Brother Innov-is F480e on table in front of pink double bed

While sewing machines are predominantly focused upon construction, an embroidery machine focuses upon the aesthetics. With an embroidery machine you can sew intricate designs – from brand logos through to full scenery. You can even buy embroidery machines that sew Disney characters!

Embroidery machines come pre-loaded with decorative stitches and patterns that you can stitch out using a special hoop that fits into the machine. At the lower end of the market you’ll be able to change the size of the pattern you want to stitch out and flip it. As you increase the amount you  spend, you’ll see more features appearing on the machines such as:

  • Larger embroidery areas.
  • Increased amount of stitch and pattern designs built-in.
  • On-screen editing and design capabilities.
  • Turning line drawings or images into stitch designs via scanning features.
  • Precise pattern placement using scanning features or Brother’s placement app

There are also semi-professional embroidery machines that are perfect for more experienced users, or small to medium businesses. Having up to ten needles, they offer a quicker stitch out as there’s no need to change thread spools for colour changes. Like home embroidery machines many have design capabilities built in.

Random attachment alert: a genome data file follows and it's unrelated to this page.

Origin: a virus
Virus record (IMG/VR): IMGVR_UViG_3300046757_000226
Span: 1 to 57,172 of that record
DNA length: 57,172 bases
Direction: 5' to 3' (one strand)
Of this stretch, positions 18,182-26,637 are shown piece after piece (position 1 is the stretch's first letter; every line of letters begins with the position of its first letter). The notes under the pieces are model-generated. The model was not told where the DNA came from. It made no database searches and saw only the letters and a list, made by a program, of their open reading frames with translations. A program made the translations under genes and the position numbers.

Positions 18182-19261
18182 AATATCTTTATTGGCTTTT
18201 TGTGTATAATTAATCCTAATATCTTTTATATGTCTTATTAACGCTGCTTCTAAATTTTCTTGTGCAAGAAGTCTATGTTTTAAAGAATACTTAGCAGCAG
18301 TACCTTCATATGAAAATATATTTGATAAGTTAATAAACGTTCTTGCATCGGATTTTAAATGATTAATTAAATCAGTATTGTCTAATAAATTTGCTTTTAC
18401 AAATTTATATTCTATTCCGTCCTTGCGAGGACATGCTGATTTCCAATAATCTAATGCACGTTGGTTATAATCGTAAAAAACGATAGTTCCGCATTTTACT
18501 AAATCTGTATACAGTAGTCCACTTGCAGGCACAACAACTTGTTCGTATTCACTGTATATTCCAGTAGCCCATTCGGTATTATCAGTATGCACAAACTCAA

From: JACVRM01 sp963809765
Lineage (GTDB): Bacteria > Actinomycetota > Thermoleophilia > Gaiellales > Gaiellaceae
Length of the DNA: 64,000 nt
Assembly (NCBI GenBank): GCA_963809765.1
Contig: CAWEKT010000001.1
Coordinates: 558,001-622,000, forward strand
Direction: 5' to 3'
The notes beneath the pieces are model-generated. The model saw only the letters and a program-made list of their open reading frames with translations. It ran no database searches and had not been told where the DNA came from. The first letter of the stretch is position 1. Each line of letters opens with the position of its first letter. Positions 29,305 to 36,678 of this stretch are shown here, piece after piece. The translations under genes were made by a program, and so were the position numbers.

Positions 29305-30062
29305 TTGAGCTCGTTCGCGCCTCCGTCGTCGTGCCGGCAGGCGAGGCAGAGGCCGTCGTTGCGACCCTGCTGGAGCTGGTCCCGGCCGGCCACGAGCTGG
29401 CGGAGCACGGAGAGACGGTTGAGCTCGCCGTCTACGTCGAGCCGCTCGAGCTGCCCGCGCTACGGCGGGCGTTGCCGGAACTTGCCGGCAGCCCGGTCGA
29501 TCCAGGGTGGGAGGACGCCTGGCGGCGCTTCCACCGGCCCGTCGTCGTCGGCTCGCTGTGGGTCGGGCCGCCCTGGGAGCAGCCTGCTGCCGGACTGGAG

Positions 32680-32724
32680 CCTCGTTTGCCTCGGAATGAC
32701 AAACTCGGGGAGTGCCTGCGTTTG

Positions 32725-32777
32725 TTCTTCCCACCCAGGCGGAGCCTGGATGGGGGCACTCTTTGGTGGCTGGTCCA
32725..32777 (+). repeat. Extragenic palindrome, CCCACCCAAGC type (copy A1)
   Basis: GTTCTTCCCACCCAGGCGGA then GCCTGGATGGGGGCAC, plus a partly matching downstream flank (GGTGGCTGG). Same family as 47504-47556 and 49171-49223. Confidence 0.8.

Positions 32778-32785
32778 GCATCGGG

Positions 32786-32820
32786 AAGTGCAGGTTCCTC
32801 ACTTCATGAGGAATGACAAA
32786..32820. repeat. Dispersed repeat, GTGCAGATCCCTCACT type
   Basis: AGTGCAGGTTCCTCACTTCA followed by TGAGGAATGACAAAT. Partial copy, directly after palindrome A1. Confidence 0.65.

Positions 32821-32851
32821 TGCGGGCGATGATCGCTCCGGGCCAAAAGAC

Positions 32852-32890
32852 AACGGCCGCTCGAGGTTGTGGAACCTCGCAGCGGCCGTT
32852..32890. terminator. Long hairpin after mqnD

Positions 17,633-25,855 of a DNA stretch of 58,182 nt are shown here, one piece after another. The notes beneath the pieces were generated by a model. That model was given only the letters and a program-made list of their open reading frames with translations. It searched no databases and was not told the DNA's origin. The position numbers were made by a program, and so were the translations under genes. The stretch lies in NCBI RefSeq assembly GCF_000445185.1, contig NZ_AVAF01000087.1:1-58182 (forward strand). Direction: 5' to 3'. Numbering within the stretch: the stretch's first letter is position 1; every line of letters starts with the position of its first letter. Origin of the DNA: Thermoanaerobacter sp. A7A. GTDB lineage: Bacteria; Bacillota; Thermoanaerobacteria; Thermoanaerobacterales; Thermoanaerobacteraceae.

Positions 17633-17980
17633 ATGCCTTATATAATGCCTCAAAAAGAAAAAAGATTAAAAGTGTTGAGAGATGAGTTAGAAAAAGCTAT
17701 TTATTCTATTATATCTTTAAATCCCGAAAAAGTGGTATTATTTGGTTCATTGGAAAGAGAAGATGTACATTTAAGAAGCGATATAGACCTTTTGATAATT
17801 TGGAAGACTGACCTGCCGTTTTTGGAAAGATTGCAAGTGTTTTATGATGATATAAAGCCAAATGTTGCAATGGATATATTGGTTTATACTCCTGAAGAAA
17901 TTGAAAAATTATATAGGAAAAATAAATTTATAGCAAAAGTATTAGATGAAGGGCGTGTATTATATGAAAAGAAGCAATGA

woman in craft studio embroidering on jeans with Brother PR680W embroidery machine

Combination machines – the best of both worlds

If you want to embroider, but still love to sew, then a combination machine might be the answer for you. A combination machine is an embroidery machine that has sewing ability built in.

Models vary from small, compact machines, to super-large machines which are suitable for quilting too. Combination machines come with both embroidery and sewing accessories

Usually the only difference between an equivalent embroidery and combination model is that you will use a quick release button on the machine to switch between the sewing arm and the embroidery arm.

Some people prefer to have separate machines for sewing and embroidery. Others choose to have a combination machine which allows them to do both, especially where working space is limited.
Brother Combination machines on white background
Whatever level of sewer you are, and whatever you want to create, there’s a machine that’s perfect for you. Before you invest it’s best to read about each machine you’re considering, ask friends and family (or online if you don’t know anyone who sews!).

It’s also a good idea to speak to your local sewing machine dealer – they’ve been selling machines for a long time, to a lot of people, so know a lot about what’s best for your level and style of sewing.